Walmart released its self-service ad platform in early January 2020. Now that the ROI Marketplaces team has had time to test out Walmart Advertising, let’s talk about its offerings, best practices, and key differences from Amazon Advertising.
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Walmart Ad Types and Placements
Like other digital advertising platforms, Walmart released several different placements around Walmart.com for its new ads. It only has one main ad type, however: Sponsored Products.
As mentioned on the WalmartMedia.com Beginner’s Guide to Walmart Sponsored Products, Sponsored Products ads are available to brands, Marketplace Sellers, vendors, and agencies. The main requirements for advertised products is that they must be in stock and win the buy box.
Note: Walmart is referring to this section of their product pages as the buy box. Amazon calls this section of their product detail pages the “featured offer,” but it is often unofficially called the buy box.
Sponsored Products can appear in several places around Walmart.com. First is the search in-grid placement.
This is the typical sponsored placement you might expect to see among organic product results for a customer search. These ads look just like search result product listings, but read “Sponsored product” above the title.
Ads appear on the first page of search results in slots 3, 5, 6, and 12. Unlike other platforms like Google or Amazon, the sponsored products do not appear as the first several search results.
Search In-Grid Sponsored Products placements also appear in the same slots on the browse and category pages for the advertised product.
Key point to remember: No more than two Sponsored Product placements will serve at a time on Walmart’s first page of search results. Additionally, in order to advertise a product, it must appear organically within the top 128 search results. If its ranking is below this, it will not be eligible for ads.
Product Carousel is another Sponsored Products placement on Walmart.com. This placement appears below the search results on category and product pages as its own widget. This carousel is under a heading reading “Sponsored Products” and is scrollable via arrow clicks.
Key point to remember: A maximum of 24 products will appear in a Sponsored Products carousel. Carousel products do not need to appear organically within the first 128 search results to be eligible for this placement.
Buy Box Placement
The final placement currently available for Sponsored Products on Walmart.com is the Buy Box placement. This placement appears under the buy box area on the right side of a Walmart product detail page. Your advertised product will appear on a relevant or complementary product’s page and buy box.
Unlike the other placements, this ad is not labeled with the words “Sponsored product.” Instead, the word “Advertisement” is displayed in small, gray text in the bottom corner of the product listing. The listing is also bordered with a gray square. These design elements make the Buy Box Sponsored Product placement look more like a display ad than the other placements.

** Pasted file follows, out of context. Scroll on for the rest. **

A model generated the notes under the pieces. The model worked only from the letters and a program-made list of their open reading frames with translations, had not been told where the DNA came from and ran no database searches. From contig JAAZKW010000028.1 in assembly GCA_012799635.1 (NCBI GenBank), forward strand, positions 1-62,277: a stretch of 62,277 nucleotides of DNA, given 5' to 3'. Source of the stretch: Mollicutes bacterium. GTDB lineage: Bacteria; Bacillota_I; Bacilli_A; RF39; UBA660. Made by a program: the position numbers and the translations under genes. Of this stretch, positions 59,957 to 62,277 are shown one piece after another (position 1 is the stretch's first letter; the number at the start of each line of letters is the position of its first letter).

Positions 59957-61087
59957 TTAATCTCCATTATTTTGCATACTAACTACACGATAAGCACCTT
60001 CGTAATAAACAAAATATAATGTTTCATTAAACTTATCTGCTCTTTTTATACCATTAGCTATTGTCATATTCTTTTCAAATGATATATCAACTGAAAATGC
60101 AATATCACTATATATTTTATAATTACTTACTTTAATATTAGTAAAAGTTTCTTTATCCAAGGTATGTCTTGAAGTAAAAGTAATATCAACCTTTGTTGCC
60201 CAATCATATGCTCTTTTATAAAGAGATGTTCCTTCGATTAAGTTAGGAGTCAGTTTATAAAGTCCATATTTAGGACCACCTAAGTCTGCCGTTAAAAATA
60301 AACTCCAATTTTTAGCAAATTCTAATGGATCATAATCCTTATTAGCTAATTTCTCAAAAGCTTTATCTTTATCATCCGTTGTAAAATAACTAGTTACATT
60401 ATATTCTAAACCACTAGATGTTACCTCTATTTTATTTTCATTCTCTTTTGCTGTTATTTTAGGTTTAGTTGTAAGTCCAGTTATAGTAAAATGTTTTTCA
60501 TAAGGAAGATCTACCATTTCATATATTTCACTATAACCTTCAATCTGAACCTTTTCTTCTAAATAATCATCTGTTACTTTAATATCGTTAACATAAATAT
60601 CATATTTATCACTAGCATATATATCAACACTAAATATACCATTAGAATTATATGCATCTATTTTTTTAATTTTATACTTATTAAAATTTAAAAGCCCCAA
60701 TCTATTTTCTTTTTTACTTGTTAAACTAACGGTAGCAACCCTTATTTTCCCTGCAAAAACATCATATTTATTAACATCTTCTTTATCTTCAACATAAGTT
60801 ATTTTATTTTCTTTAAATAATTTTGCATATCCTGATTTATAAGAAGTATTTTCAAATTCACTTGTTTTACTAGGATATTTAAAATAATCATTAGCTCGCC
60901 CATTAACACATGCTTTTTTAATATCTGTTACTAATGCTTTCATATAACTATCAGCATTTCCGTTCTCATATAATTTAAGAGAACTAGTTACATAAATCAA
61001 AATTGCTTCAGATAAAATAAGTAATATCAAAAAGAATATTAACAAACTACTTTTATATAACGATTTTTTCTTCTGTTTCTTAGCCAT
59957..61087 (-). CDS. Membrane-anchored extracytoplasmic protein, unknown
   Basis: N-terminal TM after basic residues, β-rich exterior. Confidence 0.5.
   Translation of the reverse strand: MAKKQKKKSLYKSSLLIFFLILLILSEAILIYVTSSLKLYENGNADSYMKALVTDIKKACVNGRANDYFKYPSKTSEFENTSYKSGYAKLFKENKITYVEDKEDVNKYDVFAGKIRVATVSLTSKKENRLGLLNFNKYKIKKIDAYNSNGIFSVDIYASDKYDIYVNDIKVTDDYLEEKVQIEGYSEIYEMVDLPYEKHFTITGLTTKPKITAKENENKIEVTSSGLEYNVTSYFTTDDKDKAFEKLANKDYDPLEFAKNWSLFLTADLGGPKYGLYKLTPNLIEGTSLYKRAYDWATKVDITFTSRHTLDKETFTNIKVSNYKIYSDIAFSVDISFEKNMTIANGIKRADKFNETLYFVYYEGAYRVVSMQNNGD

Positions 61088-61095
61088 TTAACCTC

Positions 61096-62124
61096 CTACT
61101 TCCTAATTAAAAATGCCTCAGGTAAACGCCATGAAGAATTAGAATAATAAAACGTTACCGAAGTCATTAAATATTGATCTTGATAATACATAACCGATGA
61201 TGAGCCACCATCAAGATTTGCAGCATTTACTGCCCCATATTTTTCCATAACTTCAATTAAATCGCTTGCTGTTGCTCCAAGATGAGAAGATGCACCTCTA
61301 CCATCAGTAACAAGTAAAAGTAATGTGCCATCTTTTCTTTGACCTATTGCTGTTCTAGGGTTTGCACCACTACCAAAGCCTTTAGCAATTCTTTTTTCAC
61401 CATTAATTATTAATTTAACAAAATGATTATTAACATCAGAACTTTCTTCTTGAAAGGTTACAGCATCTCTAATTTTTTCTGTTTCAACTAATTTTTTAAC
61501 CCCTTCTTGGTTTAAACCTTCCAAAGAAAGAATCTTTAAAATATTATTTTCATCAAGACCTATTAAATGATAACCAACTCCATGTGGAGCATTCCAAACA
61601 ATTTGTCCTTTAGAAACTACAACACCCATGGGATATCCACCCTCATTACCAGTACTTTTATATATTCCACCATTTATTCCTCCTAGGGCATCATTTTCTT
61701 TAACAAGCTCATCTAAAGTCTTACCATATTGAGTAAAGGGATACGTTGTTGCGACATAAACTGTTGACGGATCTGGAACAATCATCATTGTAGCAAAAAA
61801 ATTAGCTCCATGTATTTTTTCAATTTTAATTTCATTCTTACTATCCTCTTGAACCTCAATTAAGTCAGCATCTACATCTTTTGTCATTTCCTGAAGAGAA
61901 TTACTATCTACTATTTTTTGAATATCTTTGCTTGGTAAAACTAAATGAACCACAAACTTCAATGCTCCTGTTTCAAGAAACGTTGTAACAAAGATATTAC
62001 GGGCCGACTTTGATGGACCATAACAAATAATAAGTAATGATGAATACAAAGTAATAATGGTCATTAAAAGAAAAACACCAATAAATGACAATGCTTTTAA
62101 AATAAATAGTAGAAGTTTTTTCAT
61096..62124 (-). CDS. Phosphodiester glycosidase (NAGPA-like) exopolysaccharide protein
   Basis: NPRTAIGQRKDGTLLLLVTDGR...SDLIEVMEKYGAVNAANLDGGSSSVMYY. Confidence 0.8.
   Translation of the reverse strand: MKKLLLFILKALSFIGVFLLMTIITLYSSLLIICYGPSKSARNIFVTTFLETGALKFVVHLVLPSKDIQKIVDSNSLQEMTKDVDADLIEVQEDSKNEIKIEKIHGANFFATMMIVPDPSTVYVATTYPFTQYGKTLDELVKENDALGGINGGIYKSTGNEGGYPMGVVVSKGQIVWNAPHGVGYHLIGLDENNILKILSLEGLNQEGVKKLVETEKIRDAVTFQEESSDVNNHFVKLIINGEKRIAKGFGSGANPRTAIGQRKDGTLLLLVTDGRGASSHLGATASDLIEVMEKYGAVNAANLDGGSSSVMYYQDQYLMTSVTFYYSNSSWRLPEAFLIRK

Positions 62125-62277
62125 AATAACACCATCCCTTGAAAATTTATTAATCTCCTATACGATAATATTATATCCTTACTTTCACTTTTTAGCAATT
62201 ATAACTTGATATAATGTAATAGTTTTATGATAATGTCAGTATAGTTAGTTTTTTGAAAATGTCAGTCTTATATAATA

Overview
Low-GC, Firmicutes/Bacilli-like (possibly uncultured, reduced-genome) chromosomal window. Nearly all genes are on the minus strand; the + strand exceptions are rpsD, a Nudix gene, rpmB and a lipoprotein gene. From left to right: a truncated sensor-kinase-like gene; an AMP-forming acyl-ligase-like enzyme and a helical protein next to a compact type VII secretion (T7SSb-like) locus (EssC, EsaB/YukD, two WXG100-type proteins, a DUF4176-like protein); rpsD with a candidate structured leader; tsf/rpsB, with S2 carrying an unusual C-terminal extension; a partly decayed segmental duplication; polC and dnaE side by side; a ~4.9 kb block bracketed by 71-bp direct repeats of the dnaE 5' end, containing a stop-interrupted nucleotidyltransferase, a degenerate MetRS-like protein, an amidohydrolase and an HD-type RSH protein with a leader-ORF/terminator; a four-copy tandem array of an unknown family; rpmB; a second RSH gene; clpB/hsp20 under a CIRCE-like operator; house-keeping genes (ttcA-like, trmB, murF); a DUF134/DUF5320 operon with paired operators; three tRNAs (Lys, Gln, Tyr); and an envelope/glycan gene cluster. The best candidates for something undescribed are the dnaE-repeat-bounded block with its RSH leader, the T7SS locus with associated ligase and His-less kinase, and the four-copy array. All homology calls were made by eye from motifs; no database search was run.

Walmart’s Automatic + Manual Campaign Options
Walmart currently offers two ways to advertise your products via their Sponsored Products ads: automatic campaigns and manual campaigns.
As the names suggest, automatic campaigns are driven by Walmart’s algorithm and your product is automatically matched to relevant search terms and competitor products. Once you set this campaign up, there’s not much upkeep required.
Manual campaigns are more hands-on and require more setup. Here, you enter your own targeted keywords and bids. You can update these campaigns with different keywords and adjust your bids as the campaign runs.
Walmart Advertising vs. Amazon Advertising
Although Walmart and Amazon both offer similar advertising solutions, there are some key differences to remember.
The first is that Walmart uses a first-price auction system for selecting a winning bid. This means that if you bid $0.30 on a keyword, you’ll pay exactly $0.30 for each click. This is different from Amazon, which currently uses a second-price auction.
In the same scenario on Amazon, if your $0.30 bid won the auction, you would only pay one cent above the next highest bidder for a click. If the next highest bidder below you bid $0.25, then you would pay $0.26 for your click.
Walmart has much different budget requirements for campaigns than Amazon. Walmart has a $100.00 daily minimum budget per campaign, while Amazon’s minimum is $5.00. Walmart’s bid minimums are $0.20 for automatic campaigns and $0.30 for manual. Amazon allows you to bid as low as $0.02.
Walmart offers different Sponsored Product ad placements depending on if your campaign is automatic or manual. We’ll dig into this more in our next Walmart Advertising 101 blog post, but this is different from Amazon, as they offer the same placements between auto and manual campaigns.
What ROI Noticed When Advertising on Walmart
Our Marketplaces team has had plenty of time now to test out campaigns for our clients on Walmart.com, and we’ve found some interesting takeaways.
The first thing we noticed was that only base products are eligible for advertising on Walmart. No variations can be advertised. This means that only the parent or base SKU can be promoted via Sponsored Products ads. This is very different from Amazon, and is key to consider when forming advertising strategy for Walmart.
Stay tuned for the next blog post in our Walmart Advertising 101 series for more key findings, takeaways, and expert tips!
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